The kind of faceless corporate world:

Ultimaker booth

Ultimaker: So I spotted Ultimaker booth, and asked for “Daid”, nobody seemed to know, but “David” was known (as author and driving force of Cura) but not there, as he left the company 2 months ago I was told – either way, I spoke with Roger Bergs and expressed my gratitude for Cura being Open Source and he replied: “you know, we come from there, it’s part of our company culture” . . . nice to see such a commitment to the Open Source, especially compared to the next:

MakerBot: . . . and to my surprise, there was a mid-sized booth of MakerBot, the owner of the struggling Thingiverse, on the brink of collapse. After some brief delay, I was able to talk to Jason Chan, responsible for Thingiverse who was on site, and we had a brief talk:

MakerBot booth
  • I acknowledged the role MakerBot played in early days of 3D printer development in contrast to the later abandonment of the Open Source principle with the acquisation by Stratasys . . .
  • I pointed out how important Thingiverse was and still is for existing projects, which still reference the STL files on Thingiverse and if it were to disappear it would be devastating and break many projects out there (not all migrated to github or other 3D model repos)
  • further I expressed my experience about other the 3D model repositories being functionally inferior compared to Thingiverse
  • Thingiverse was unbearable slow and unreliable – Jason acknowledged and confirmed my concerns of the current functionality of the site
  • Jason responded as following:
    • only 2 web developers are assigned to Thingiverse maintenance as of 2019/11
    • there is a backlog or debt of problems unaddressed for the years and MakerBot is aware of it (to the public it seemed nobody cares at MakerBot)
    • Thingiverse is costly running it, and provides no (significant) income
    • there are commitments within MakerBot to reboot Thingiverse and fix all the backend issues and resolve the “slowness” of the site (that has been said before, nothing happened – just check @makerbot Twitter account)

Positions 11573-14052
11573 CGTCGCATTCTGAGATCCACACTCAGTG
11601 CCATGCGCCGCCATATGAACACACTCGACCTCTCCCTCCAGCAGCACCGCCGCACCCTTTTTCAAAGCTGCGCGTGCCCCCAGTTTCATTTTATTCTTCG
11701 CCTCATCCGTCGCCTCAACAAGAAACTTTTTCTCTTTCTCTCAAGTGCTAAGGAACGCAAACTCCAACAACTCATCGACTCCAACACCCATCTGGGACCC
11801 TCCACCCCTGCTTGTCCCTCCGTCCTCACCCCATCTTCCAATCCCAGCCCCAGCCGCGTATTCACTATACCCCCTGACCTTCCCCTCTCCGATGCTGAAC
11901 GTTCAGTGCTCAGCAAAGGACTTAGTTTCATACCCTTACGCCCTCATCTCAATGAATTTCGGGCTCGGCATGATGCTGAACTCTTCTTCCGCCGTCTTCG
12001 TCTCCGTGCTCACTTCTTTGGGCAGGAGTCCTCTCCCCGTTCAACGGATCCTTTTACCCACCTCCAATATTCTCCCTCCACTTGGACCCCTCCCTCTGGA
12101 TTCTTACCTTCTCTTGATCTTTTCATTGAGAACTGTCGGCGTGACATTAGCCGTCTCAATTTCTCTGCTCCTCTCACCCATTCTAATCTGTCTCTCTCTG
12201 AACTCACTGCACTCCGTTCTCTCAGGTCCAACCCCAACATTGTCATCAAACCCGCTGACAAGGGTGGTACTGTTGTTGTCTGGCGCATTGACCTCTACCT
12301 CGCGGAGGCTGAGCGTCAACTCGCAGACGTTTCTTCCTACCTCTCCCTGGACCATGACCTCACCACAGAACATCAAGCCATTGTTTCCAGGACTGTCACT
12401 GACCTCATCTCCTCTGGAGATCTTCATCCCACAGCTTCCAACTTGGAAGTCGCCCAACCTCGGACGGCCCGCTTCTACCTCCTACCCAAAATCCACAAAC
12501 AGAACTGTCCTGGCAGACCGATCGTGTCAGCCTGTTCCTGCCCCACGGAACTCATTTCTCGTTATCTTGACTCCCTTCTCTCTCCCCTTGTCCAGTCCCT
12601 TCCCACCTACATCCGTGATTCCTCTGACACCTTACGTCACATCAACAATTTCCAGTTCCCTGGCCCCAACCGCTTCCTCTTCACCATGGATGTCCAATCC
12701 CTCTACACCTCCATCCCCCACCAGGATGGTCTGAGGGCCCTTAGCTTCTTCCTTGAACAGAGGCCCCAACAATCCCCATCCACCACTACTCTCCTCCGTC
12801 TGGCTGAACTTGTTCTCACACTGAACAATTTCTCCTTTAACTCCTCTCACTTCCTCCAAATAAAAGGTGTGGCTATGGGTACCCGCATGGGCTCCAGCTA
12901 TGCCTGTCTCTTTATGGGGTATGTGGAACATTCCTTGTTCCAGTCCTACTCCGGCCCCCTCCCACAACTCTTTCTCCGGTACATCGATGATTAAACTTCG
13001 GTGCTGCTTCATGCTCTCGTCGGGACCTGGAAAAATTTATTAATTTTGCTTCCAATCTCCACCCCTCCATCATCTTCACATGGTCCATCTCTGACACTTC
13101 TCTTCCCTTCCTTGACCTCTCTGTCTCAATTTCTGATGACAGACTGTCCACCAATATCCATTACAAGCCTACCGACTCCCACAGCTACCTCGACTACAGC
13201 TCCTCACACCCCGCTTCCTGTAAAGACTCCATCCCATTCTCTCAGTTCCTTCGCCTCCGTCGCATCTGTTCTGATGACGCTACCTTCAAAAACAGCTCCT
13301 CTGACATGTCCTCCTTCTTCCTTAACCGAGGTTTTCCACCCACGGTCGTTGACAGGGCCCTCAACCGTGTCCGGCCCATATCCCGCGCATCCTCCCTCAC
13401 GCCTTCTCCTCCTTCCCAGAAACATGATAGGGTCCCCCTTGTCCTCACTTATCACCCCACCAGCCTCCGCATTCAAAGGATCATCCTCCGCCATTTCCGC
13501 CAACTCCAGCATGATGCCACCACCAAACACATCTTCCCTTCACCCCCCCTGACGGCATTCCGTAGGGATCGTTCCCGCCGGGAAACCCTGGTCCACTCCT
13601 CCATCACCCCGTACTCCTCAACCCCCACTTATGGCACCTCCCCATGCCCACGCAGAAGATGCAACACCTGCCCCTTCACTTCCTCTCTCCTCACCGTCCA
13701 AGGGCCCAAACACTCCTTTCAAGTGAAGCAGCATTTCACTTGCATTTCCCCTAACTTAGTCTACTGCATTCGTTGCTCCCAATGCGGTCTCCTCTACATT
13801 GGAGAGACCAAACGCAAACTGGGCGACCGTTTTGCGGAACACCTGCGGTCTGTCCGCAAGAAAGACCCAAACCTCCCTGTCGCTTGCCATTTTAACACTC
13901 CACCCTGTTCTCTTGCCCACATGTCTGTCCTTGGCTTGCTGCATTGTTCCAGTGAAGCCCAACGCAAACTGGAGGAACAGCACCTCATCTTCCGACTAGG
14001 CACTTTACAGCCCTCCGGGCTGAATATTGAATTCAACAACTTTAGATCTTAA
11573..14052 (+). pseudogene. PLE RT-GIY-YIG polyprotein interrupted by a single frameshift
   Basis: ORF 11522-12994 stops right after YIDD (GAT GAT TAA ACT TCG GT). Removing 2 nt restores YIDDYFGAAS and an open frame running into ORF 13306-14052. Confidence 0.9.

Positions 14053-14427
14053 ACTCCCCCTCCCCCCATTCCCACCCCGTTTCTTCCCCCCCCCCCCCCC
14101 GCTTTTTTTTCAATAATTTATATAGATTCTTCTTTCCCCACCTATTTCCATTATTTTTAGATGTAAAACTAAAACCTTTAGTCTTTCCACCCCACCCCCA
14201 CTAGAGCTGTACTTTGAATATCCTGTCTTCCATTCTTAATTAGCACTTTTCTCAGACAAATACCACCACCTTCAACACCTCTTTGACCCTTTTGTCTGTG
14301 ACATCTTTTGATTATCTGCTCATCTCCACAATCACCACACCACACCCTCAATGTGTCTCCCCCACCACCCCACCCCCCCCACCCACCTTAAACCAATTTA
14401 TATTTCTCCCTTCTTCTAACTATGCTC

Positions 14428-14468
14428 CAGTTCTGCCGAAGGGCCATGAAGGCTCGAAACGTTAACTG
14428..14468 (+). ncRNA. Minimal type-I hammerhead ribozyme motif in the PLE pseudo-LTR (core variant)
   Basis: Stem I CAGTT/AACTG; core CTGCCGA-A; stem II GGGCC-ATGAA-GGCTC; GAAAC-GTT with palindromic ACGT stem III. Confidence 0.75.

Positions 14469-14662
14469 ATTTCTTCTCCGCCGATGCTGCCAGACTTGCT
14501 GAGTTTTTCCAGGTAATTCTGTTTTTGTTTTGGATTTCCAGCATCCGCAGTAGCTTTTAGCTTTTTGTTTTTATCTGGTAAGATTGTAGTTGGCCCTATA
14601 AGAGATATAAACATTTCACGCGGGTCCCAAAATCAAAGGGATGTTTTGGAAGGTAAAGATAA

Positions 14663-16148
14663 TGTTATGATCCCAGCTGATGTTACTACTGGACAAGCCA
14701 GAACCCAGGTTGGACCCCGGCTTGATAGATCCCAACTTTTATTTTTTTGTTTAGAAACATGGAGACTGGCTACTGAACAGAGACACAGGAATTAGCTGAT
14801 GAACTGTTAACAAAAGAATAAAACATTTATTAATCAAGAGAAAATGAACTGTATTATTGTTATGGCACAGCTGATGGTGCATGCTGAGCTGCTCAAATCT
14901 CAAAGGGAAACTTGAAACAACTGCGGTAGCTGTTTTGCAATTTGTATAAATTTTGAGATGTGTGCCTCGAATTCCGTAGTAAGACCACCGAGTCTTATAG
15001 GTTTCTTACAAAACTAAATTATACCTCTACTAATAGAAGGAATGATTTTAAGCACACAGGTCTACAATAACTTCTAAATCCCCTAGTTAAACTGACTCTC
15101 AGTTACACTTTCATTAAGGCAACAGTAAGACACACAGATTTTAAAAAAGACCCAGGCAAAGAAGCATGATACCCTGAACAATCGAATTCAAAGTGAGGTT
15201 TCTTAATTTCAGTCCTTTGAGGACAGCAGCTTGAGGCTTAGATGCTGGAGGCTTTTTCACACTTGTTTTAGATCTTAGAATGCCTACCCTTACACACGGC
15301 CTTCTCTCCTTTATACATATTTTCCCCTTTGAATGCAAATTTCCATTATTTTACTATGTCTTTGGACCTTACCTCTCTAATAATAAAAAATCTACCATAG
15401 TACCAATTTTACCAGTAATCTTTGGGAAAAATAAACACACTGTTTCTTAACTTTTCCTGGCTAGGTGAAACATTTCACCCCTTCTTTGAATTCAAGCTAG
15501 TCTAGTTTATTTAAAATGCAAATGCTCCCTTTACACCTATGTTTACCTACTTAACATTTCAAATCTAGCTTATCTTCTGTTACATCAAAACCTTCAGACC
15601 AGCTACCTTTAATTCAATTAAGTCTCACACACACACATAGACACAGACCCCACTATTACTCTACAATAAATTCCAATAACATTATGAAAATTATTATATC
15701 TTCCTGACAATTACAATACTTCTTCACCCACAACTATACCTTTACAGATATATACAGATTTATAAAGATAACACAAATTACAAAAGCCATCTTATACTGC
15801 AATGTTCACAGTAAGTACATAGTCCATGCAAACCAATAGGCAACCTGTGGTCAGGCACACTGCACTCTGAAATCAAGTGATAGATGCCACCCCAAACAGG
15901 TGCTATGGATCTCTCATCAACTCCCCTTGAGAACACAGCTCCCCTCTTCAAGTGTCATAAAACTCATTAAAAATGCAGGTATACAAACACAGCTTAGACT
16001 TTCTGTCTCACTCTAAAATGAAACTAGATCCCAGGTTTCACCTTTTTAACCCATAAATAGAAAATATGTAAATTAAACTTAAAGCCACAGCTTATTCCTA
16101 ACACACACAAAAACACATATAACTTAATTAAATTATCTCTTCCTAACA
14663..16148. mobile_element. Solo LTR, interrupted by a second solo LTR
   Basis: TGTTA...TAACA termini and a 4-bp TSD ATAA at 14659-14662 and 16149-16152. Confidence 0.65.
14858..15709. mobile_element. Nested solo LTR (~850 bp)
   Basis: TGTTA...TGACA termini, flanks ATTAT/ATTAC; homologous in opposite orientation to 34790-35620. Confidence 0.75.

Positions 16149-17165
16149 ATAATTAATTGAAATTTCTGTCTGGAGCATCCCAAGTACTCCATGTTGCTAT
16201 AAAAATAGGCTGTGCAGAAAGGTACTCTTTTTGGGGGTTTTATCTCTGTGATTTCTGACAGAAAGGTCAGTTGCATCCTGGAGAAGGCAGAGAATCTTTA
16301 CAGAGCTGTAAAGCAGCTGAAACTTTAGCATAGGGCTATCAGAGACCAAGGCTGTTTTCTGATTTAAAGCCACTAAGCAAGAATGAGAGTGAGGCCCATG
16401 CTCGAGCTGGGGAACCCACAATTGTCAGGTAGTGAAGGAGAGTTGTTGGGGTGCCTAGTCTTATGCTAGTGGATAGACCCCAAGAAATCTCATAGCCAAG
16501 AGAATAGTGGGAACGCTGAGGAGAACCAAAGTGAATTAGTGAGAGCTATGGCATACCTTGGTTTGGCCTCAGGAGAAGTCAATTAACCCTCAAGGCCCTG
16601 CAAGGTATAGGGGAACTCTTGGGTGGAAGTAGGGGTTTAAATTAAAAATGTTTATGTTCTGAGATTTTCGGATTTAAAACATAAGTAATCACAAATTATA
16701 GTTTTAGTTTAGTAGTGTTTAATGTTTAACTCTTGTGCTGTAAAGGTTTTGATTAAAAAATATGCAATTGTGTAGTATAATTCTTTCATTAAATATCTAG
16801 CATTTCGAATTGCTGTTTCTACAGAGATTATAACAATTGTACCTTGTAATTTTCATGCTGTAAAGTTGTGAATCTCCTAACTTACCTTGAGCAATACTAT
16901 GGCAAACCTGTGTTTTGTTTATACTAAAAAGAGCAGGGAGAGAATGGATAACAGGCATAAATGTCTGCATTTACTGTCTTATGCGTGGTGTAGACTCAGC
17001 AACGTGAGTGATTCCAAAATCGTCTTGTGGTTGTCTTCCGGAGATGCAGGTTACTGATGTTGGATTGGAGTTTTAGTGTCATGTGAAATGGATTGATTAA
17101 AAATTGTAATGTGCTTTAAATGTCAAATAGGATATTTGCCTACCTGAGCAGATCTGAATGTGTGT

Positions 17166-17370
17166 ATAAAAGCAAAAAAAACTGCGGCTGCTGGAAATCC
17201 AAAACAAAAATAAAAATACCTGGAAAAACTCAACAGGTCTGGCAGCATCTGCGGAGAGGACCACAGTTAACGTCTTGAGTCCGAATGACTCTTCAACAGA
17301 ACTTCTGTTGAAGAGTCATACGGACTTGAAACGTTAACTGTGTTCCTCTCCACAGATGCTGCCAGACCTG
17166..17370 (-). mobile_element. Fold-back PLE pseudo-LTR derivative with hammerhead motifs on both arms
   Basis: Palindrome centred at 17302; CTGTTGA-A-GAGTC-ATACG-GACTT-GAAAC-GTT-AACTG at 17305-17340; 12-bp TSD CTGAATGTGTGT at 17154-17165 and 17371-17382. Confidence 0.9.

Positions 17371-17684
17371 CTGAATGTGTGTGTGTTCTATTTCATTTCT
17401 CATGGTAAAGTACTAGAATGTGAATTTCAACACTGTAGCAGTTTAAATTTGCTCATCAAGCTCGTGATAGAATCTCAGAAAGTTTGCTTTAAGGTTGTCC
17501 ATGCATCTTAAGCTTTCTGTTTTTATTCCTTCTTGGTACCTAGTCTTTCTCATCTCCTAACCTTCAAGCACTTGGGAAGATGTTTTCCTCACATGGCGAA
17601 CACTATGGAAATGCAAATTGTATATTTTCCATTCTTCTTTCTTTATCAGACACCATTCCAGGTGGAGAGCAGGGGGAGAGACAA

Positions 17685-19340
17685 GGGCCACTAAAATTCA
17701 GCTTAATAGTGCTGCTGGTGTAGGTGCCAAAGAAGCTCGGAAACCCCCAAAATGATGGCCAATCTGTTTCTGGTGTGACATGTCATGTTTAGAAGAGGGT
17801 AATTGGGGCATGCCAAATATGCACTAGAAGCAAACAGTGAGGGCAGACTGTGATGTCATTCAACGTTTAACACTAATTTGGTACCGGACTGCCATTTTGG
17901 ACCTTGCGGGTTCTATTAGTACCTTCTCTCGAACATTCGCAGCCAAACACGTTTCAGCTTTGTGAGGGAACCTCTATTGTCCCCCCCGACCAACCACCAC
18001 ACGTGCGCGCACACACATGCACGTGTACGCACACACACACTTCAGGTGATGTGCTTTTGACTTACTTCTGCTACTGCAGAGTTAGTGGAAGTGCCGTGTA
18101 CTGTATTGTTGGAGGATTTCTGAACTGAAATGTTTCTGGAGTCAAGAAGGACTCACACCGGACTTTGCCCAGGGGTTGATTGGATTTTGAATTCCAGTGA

• development of a financially sustainable foundation for Thingiverse, means, to create income – how this is planned he didn’t wanted to reveal in more details
    • MakerBot kind of was surprised of the immense success of Thingiverse of the past years

Josef Prusa: While visiting Hall 11, I came across Josef Prusa walking alone, and I just briefly shared my admiration for his success by combining Open Source and business to a self-sustaining model. I later visited the Prusa Research booth, and it was packed with visitors and and catched this short video showing Prusa Mini in action:

BuildTak: Just a brief talk with Igor Gomes, about their new products and shared a bit of my stuff as laid out on this web-site.

Creality booth

Creality: . . . and there it was, a tiny small booth of Creality – 4 or 5 shy representatives sitting there, and I walked toward them and greeted them in english, and a smile rushed unto their faces (to my surprise), and I expressed my thankfulness of their move to Open Source the Ender 3 entirely, that this move or gesture really was acknowledged in the Open Hardware and 3D printing community in the “West”. In a way it was bizarre, there was this small booth, while in reality, this company had more impact than perhaps the rest of the exhibitors of the entire hall – nobody else ships as many 3D printers as this company as of 2019.

Misc Small Chinese Exhibitors:

Too little time to explore their products in more depth.

E3D Online: Just briefly glanced at their booth, as I watched already videos online of their tool changer, and I was already significantly exhausted.

E3D Online: Tool changing with metalbrush to clean the changing toolhead

NinjaTek: just passing by . . .

FelixPrinters: . . . also too little time and openness left from my side cut this visit short, but their printers looked very well thought out.


Printing Big

Misc Perls

Anyway, after 7 hours I was exhausted from all the impressions – it was too much of visual stimulis and constant noise – and I left the exhibition and headed back to Switzerland by train again, and arrive at midnight finally – it was worth my time.

That’s it.